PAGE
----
Mexico's Foreign Ministry on Sunday offered "all the help that can be provided" in response to the devastation that Tropical Storm Harvey is unleashing on Texas.
"The government of Mexico takes this opportunity to express its full solidarity with the people and government of the United States for the damages caused by Hurricane Harvey in Texas and reports that we have offered the US government all the help and cooperation that can be provided by the different Mexican governmental agencies to deal with the impacts of this natural disaster, as good neighbors should always do in times of difficulty," the statement reads.
But the offer of aid only came after the original point of the statement. The majority serves as a response to President Donald Trump issuing another volley — seemingly unprompted — toward Mexico, insisting once again that it will eventually pay for the southern border wall he's long promised.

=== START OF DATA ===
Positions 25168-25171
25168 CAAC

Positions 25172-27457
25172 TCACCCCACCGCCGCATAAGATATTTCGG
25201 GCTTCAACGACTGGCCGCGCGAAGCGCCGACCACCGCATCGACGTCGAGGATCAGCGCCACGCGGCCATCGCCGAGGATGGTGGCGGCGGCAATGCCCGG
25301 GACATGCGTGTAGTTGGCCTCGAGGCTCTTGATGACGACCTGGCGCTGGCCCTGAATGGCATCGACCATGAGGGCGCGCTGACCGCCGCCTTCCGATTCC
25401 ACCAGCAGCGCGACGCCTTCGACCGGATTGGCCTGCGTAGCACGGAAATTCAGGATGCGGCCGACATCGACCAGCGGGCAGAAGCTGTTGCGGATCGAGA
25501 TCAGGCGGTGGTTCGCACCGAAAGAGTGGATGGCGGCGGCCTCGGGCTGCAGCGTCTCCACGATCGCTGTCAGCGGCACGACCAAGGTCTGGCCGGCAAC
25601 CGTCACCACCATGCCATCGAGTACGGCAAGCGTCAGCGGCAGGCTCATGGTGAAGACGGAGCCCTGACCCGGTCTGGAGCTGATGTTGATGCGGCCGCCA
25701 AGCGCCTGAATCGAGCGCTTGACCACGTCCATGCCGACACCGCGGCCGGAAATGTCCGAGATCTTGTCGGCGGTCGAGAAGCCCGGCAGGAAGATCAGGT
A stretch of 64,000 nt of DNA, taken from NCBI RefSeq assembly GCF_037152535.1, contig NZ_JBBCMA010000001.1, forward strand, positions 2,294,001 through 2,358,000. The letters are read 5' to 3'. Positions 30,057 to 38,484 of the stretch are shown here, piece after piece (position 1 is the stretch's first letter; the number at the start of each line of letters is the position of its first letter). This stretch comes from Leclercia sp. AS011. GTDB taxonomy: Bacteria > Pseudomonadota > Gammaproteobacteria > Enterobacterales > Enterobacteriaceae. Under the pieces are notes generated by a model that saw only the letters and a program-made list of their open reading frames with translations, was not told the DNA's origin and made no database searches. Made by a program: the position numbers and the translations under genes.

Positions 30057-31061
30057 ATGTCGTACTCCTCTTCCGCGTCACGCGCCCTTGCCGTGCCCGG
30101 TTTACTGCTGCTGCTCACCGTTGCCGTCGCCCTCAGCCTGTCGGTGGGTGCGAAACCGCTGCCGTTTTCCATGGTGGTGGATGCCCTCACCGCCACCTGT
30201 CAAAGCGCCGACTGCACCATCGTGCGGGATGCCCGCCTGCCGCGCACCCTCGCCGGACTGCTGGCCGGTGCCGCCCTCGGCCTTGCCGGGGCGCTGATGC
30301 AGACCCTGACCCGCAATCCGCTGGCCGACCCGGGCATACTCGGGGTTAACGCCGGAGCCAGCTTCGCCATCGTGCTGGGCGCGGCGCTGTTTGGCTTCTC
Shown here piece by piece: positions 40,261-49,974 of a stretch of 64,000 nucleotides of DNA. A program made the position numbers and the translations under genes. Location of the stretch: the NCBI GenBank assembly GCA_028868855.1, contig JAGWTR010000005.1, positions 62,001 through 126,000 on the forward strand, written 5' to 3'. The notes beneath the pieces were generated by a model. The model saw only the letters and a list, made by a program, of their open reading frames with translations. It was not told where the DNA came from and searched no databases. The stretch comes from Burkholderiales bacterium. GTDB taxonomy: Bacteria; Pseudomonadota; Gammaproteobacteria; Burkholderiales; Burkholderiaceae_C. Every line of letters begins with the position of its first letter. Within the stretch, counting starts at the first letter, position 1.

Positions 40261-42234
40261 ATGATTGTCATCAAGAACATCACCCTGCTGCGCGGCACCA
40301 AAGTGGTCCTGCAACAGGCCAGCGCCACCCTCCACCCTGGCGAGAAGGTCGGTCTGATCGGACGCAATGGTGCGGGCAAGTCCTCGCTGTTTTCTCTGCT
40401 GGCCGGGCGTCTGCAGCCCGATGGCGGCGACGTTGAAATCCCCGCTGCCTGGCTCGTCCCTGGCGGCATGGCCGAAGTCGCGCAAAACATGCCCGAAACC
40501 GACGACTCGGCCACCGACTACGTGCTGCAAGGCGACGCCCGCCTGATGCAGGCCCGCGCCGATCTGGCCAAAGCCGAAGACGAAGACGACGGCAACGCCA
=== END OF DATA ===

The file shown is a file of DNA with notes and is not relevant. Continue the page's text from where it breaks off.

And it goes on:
"As the government of Mexico has always maintained, our country will not pay, under any circumstances and under any circumstances, a wall or physical barrier built on US territory along the Mexican border," the foreign ministry statement said. "This determination is not part of a Mexican negotiating strategy, but a principle of national sovereignty and dignity."
Trump's Sunday morning tweet stands in stark contrast to an image from the aftermath of Hurricane Katrina in 2005 that has gone viral over the last day. Members of the Mexican Armed Forces were deployed to Louisiana following that storm — the first time Mexico sent aid to its larger northern neighbor.
"Large Mexican flags were taped to many of the 35 olive-green Mexican Army trucks and tractor trailers as they rumbled northward toward the border," CBS News reported at the time. "The convoy includes two mobile kitchens that can feed 7,000 people a day, three flatbed trucks carrying mobile water-treatment plants and 15 trailers of bottled water, blankets and applesauce. The 195 Mexicans taking part include military engineers, doctors and nurses."